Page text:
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go. days later, manuel hills charged soil putting out any remaining embers. a more than you do i you that we had help but from other farmers in the area we thought is the local government didn't help us are told winter. it is very nice to come after the fire and say we will pay for all of this for the time to help us whose, when the fire is here in the blaze burned crops, destroyed infrastructure and left behind economic uncertainty fires in this part of the country. may be under control for now, but there is still smoke hanging in the air. you can see it obscuring the landscape . you can even smell it for the people living here. and for those fire rescue teams that are based here in tomorrow. these are ever present reminders of the wild, far season is far from over your money for 3 generations, yolanda my
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o julians family has lived and worked on this land. you mom. she watched their barn go up in flames in minutes. taking stock. she says they don't know how they will be able to recover. and jo nogales arizona on bundles. i've never seen anything like this before. the fire came very quickly with a lot of wind. it was just relentless. we could do absolutely nothing. it still going, it still has a lot of power. there used to be hundreds of animals here, most were moved, but yolanda family could not save the hay. the livestock eats even before the wild fires changed this landscape, life here was hard. families struggling just to make a living are now scrambling to keep their future from turning to ash. zane basra, the old 0, tamara, spain, or lead, dig into the numbers now. extreme weather conditions have cost year at more than
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half a trillion dollars in the past 4 decades. germany alone has lost at least $7000000000.00 on average, annually, and damage over the past 2 decades. italy estimates each fire costs around $25000.00 an acre. over a period of 15 years. the government now warns a 3rd of the countries agricultural output is at risk. and france has hydro power output has dropped by 22 percent. the 1st half of the year from 2021. well, it's accepted that he, waves of worth and because of climate change in scientists of urged governments to take action. europe unveiled the plan last year, address global warming and cut emissions by 55 percent by 2030. but despite the pledge to reduce reliance on false fuels, many european nations and now burning more cold after rush and gas supplies were reduced. to discuss all of their fun join now by 20 minutes sky, who is running out from london. she is the managing director of climate and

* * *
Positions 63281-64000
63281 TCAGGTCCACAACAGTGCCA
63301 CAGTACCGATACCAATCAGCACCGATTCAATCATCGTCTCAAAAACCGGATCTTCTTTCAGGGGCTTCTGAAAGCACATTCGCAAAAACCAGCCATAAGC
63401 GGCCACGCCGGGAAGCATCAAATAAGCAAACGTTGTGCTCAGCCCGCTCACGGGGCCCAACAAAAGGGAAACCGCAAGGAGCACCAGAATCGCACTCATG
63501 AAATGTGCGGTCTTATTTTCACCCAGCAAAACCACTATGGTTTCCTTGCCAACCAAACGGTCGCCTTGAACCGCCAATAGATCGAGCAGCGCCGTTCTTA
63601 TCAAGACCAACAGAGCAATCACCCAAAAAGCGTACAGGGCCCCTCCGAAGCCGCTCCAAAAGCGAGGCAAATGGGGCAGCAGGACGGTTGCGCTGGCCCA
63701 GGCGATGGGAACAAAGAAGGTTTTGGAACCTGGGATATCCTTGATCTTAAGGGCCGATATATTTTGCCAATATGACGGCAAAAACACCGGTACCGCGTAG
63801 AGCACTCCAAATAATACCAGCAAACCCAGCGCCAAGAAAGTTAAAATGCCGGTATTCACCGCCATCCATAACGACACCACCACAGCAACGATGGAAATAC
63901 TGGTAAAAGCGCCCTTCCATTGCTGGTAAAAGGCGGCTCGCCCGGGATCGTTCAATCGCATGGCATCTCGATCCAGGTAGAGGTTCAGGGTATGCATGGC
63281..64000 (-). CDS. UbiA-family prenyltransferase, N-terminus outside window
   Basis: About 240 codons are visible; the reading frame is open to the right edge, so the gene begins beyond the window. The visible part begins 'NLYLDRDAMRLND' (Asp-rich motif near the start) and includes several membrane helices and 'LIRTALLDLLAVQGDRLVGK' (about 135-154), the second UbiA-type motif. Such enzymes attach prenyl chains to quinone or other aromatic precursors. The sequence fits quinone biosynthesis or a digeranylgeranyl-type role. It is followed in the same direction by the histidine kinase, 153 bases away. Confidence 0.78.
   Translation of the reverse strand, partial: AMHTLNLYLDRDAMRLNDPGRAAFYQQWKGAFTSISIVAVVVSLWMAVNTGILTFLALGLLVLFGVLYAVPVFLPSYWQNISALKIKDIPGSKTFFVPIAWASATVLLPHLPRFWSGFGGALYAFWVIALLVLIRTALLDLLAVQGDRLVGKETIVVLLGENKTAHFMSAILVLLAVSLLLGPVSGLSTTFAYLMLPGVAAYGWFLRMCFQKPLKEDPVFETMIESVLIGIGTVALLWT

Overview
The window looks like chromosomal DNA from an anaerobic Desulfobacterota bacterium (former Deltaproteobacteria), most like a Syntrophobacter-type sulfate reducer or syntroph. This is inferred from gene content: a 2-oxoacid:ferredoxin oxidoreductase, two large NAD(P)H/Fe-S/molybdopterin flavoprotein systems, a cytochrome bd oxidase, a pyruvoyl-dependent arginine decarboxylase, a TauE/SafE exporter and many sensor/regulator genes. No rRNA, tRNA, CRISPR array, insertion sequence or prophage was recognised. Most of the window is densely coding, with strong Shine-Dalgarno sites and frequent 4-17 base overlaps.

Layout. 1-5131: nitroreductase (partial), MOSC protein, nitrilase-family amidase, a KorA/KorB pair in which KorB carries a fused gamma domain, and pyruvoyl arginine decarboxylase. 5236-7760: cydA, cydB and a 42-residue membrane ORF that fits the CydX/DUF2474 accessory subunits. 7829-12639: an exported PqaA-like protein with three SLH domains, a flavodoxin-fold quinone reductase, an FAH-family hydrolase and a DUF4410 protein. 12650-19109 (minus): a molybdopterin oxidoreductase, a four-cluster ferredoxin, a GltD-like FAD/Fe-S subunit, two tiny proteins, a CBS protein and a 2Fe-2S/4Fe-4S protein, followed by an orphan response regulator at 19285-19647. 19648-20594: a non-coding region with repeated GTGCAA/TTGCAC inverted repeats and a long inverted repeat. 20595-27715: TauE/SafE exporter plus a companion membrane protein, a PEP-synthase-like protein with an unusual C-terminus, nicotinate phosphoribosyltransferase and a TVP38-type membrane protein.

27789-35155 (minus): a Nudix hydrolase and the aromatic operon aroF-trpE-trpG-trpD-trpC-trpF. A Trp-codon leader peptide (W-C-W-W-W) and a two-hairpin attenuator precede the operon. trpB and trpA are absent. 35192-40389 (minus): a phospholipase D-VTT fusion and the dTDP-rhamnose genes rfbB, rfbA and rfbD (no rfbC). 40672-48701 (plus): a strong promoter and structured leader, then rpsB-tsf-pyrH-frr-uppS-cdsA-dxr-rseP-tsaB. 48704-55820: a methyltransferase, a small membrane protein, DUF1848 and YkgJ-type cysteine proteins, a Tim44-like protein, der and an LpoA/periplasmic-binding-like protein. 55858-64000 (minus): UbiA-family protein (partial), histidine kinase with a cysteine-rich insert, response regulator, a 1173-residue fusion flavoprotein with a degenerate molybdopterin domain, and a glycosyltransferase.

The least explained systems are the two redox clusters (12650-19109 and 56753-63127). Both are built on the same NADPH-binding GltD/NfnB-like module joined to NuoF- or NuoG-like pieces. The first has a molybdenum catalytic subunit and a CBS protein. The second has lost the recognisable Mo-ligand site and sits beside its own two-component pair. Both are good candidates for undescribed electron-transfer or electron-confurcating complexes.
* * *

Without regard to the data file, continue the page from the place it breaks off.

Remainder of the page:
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sustainability at marsh mcclendon. and she's also a member of the independent adaptation committee that advises the u. k. government on climate risk, thank you very much for joining us on counting, the cost would be talking a lot about food insecurity given the war in ukraine. but what impact is the heat wave is drought going to have on the continents and the food insecurity going forward? well, then already on the stress then tween you how the supply and distribution change, sorry to conflict political unrest and also to extreme weather. though you can say that it couldn't come at work time. a big factor in this is water. and it's, it's well worth to note that according to the world house organization, by as soon as 2025 half of the world's population will be living in areas impacted by water scarcity. so drugs already having a big impact on community, an ac culture, energy, and infrastructure,
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and the economic damages are increasing and weeks. we expect this trying to continue. i think it's really important to understand that why, while this will have an impact on food prices, food security in europe is still relatively bay. but we need to also look in, in a global picture and look at, you know, the implications that these events have around the world. and this, this just shows how interconnected, while it drives the current, the same time actually across the different regions of the planet. could actually place an unprecedented strain on our system. how is the current heat wave effecting energy prices and how might that impact transition to renewable energy? well, again, the timing is, is really bad because our energy system is already on the lot of strength and the current heat, west piles additional challenges on those who are working on so hard to make that transition to renewable energy. so we've been strain on transmission systems,
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reduction capacity of nuclear hydro, such as an energy demand for cooling and pushing up prices. so if it comes at a bad time, but at the same time how chronometer, well committed to the transition, and we're also seeing progress. for example, renewable energy accounted for more than 80 percent of the was new electricity capacity and last year. so it's really important that these rates of renewable investment continue to increase, but it is a challenge, and we, we call this the, the trilemma energy. so what we need to do is that she energy security and an affordable and sustainable way. and it is particularly challenging right now, and it brings difficult choices, but it's, it's not taking these measures. it's not really an option because the cost of an action will be significantly, as you're saying, this is all